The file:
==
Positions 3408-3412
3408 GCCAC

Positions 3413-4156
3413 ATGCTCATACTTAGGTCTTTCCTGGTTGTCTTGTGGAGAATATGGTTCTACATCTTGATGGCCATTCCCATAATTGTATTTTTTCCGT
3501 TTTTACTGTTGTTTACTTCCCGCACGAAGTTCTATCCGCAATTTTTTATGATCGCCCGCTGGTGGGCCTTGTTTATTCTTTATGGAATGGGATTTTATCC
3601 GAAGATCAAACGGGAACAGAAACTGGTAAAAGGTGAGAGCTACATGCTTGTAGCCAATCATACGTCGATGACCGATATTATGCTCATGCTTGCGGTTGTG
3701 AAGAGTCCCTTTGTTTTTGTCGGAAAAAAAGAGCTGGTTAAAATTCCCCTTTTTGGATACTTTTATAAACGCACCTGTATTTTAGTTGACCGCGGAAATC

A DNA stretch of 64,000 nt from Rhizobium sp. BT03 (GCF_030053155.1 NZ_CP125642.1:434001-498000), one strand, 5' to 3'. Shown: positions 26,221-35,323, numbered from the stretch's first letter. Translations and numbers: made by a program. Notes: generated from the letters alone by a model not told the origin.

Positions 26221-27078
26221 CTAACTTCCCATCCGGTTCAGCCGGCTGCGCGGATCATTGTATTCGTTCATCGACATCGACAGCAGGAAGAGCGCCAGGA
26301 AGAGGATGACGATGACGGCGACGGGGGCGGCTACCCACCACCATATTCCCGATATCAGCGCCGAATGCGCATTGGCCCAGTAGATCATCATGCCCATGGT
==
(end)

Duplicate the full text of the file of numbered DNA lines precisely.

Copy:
Positions 3408-3412
3408 GCCAC

Positions 3413-4156
3413 ATGCTCATACTTAGGTCTTTCCTGGTTGTCTTGTGGAGAATATGGTTCTACATCTTGATGGCCATTCCCATAATTGTATTTTTTCCGT
3501 TTTTACTGTTGTTTACTTCCCGCACGAAGTTCTATCCGCAATTTTTTATGATCGCCCGCTGGTGGGCCTTGTTTATTCTTTATGGAATGGGATTTTATCC
3601 GAAGATCAAACGGGAACAGAAACTGGTAAAAGGTGAGAGCTACATGCTTGTAGCCAATCATACGTCGATGACCGATATTATGCTCATGCTTGCGGTTGTG
3701 AAGAGTCCCTTTGTTTTTGTCGGAAAAAAAGAGCTGGTTAAAATTCCCCTTTTTGGATACTTTTATAAACGCACCTGTATTTTAGTTGACCGCGGAAATC

A DNA stretch of 64,000 nt from Rhizobium sp. BT03 (GCF_030053155.1 NZ_CP125642.1:434001-498000), one strand, 5' to 3'. Shown: positions 26,221-35,323, numbered from the stretch's first letter. Translations and numbers: made by a program. Notes: generated from the letters alone by a model not told the origin.

Positions 26221-27078
26221 CTAACTTCCCATCCGGTTCAGCCGGCTGCGCGGATCATTGTATTCGTTCATCGACATCGACAGCAGGAAGAGCGCCAGGA
26301 AGAGGATGACGATGACGGCGACGGGGGCGGCTACCCACCACCATATTCCCGATATCAGCGCCGAATGCGCATTGGCCCAGTAGATCATCATGCCCATGGT